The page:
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Discussion #4: U.S. Radiologic Technologists Study
The minimum word count for each reply is 50 words. Give feedback with the following in mind:
How does your colleagues post enhance the concept being discussed?
How do your colleagues statements compare and/or contrast with your own interpretation?
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The purpose of this study was to investigate potential radiation-related health effects from low-dose occupational radiation exposure (National Cancer Institute). Since 1982, the survey has tracked 146,022 radiologic technologists in the U.S. (NCI). A cohort study is a study in which some specific group is studied over time, although the data may be collected from different members in each set of observation (Forister & Blessing, 2020, p. 252). Based on the definition, I believe this is a true cohort study due to the fact it was done over an extended period of time and that it included more than one group, current and former radiologic technologists and people from different entities like nuclear medicine and radiation therapy. This cohort consisted of 146,022 radiologic technologists who were certified by the American Registry of Radiologic Technologists (ARRT) from the 1920s until 1982, and these surveys were sent out periodically between 1983 and 2014 (NCI).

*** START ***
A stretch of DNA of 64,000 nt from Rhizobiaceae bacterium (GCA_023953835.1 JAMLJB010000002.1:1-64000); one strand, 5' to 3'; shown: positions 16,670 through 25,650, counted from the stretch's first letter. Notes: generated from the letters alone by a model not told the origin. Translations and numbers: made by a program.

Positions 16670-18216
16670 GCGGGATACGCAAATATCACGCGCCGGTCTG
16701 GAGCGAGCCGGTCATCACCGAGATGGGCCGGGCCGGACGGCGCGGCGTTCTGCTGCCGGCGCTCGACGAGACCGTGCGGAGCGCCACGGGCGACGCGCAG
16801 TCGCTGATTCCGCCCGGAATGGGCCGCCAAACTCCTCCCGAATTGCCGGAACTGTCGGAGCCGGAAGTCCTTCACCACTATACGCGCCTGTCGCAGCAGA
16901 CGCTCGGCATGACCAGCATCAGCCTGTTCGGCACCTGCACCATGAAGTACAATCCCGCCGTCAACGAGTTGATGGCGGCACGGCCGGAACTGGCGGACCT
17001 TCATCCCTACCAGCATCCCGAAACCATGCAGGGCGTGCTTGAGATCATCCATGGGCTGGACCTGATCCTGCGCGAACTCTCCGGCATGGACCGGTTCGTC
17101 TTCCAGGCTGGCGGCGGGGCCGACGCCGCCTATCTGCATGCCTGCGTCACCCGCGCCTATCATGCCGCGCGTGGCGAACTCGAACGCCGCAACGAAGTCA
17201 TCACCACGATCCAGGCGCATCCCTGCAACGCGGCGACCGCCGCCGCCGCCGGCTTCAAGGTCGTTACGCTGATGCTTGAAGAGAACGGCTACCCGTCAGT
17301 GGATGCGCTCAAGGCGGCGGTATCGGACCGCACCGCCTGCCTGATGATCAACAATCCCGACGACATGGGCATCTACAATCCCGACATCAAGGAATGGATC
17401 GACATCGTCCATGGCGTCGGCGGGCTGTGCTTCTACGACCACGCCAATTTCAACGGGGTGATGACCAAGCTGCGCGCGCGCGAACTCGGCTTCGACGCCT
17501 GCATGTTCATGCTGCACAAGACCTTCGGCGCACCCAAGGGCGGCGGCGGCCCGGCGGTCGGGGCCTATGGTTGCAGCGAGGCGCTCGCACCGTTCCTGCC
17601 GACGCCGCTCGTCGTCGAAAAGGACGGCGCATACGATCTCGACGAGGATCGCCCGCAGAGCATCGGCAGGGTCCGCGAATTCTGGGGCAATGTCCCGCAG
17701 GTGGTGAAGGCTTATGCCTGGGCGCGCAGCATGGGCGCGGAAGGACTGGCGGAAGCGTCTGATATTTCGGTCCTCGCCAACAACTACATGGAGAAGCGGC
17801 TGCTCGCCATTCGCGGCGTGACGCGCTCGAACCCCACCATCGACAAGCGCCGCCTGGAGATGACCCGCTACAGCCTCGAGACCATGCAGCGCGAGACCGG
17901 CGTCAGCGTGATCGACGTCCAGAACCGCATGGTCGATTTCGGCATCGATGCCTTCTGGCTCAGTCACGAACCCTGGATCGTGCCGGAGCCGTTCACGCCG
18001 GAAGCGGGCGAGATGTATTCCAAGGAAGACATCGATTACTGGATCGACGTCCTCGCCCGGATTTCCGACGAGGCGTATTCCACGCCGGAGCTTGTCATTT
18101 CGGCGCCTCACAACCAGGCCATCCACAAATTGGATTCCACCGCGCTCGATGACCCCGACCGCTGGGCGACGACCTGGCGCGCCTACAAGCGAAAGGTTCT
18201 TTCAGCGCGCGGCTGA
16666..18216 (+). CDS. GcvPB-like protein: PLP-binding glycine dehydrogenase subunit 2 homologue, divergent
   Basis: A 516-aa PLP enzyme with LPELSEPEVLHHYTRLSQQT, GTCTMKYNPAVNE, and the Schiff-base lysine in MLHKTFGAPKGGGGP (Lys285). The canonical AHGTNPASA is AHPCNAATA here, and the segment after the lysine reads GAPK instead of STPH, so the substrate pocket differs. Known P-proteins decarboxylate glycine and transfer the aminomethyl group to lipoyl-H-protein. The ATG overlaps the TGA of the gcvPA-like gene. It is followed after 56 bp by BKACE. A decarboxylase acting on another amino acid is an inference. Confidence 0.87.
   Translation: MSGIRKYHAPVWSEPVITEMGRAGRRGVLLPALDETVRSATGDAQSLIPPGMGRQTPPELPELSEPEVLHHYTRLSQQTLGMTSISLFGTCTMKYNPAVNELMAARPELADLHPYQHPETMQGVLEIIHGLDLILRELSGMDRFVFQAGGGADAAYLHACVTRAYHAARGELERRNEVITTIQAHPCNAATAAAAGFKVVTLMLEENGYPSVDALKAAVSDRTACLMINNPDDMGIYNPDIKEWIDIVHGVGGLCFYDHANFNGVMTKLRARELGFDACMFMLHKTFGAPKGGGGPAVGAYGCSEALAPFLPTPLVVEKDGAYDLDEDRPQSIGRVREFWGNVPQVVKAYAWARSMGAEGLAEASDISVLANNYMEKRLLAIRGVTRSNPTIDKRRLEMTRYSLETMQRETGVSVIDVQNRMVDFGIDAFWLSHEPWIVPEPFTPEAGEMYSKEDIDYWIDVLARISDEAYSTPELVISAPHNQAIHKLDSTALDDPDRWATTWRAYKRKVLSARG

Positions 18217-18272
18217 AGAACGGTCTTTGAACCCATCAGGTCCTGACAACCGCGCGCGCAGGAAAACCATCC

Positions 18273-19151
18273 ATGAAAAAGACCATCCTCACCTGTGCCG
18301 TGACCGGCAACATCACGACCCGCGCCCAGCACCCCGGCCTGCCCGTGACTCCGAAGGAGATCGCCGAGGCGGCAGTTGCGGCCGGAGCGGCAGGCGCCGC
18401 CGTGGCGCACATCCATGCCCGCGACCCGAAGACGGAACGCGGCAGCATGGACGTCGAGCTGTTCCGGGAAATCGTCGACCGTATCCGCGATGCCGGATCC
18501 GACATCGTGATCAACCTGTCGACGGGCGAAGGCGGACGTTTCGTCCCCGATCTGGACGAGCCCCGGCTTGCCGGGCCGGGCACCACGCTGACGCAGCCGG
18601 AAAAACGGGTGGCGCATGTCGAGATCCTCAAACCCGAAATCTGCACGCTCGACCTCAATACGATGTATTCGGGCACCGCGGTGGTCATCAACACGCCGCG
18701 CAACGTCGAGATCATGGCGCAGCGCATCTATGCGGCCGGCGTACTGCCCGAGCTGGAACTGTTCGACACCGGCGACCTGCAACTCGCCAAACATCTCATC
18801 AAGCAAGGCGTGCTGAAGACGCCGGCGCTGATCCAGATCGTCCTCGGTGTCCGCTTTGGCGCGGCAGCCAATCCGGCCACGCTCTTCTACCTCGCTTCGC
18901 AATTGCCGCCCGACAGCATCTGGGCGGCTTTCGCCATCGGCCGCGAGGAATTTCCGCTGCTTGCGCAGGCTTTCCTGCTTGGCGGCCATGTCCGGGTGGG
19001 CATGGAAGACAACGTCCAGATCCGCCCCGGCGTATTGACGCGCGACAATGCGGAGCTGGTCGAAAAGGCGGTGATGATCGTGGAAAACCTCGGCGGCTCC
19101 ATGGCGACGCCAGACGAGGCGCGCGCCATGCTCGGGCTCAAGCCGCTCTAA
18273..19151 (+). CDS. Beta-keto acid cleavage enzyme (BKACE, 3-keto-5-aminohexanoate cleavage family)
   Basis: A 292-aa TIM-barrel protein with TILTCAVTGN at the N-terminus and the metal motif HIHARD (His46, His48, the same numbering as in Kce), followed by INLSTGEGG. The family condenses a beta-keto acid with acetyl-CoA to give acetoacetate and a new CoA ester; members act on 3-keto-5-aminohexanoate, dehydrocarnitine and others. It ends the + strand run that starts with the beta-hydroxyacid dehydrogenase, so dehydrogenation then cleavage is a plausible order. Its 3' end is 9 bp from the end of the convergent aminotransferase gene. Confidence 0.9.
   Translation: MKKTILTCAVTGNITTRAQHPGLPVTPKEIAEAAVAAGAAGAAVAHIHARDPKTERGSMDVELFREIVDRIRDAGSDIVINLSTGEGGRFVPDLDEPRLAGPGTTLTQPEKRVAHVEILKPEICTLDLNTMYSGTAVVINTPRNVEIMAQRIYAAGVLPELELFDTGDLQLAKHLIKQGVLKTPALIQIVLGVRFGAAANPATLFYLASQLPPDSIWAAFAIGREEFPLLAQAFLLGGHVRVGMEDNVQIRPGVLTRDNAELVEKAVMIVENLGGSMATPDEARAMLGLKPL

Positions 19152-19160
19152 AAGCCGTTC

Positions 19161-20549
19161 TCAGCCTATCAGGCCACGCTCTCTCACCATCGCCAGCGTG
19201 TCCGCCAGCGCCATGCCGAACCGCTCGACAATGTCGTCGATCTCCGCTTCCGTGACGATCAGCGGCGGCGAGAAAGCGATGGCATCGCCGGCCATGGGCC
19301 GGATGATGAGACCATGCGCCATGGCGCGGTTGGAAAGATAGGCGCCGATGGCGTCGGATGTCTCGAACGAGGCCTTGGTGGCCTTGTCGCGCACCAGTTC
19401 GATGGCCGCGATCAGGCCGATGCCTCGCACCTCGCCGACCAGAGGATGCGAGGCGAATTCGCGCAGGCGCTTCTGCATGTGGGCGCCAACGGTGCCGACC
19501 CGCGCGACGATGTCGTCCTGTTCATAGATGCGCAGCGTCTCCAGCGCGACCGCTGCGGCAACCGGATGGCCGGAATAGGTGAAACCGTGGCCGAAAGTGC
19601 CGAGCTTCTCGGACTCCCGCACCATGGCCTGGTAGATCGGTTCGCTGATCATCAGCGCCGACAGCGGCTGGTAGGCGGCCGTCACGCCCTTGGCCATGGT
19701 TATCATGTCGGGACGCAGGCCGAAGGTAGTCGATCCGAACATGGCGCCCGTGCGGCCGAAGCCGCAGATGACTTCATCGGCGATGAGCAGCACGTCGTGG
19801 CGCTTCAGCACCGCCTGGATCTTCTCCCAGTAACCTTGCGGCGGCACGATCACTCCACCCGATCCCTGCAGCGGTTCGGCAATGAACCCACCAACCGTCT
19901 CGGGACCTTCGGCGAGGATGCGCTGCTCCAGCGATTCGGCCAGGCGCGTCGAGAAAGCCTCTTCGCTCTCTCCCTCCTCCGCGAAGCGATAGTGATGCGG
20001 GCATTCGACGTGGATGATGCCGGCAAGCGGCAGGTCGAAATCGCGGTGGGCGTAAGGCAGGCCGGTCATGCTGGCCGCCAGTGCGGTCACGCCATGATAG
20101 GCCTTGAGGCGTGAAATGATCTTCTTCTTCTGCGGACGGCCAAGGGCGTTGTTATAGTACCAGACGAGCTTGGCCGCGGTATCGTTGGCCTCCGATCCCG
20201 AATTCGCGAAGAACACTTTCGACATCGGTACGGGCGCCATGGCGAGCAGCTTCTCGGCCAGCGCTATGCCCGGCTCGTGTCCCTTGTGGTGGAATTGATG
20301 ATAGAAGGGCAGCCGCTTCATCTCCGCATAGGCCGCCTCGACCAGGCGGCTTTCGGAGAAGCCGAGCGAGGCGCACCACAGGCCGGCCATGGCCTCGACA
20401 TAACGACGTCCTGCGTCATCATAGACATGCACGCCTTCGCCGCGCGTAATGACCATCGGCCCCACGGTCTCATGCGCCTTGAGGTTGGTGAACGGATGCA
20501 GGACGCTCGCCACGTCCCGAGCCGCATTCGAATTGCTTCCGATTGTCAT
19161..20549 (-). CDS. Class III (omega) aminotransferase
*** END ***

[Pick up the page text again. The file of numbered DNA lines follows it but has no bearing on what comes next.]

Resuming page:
I also think the study was designed as a survey based on the size of the study and to limit the cost based on the size. Also, since the survey involved over 146,000 radiologic technologists over the U.S., sending out these surveys would probably yield a bigger response rate and participation. Upon further investigation, I believe this study is both qualitative and quantitative because I found the study to be controlled with lots of data given in numbers, which suggests quantitative, but I also found the study case-based with lots of categories, which suggests qualitative.
The response rate for the first survey was 90,305 (68%) with an additional 14,199 response via telephone survey. The second survey had a response rate of 90,972 (72%). The third survey yielded a 73,625 (72%) response and the fourth survey had 58,484 (62%) technologist response rate, as well as another 14,647 people completed a fluoroscopically-guided questionnaire and another 6,222 completed a nuclear medicine questionnaire (NCI). The changes between each survey may be due to how many technologists were still living and who completed at least one or more of the previous surveys.
In my opinion, I do not think there was any respondent bias based on my understanding because the survey was mailed to a specific group of people who should be the ones filling out the surveys and were the actual people being studied. I also do not believe there was investigator bias or a very minimal amount. Most of the survey was done by mail, but perhaps the small amount of telephone interviews could have a little bias due to the interviewers tone of voice or manner.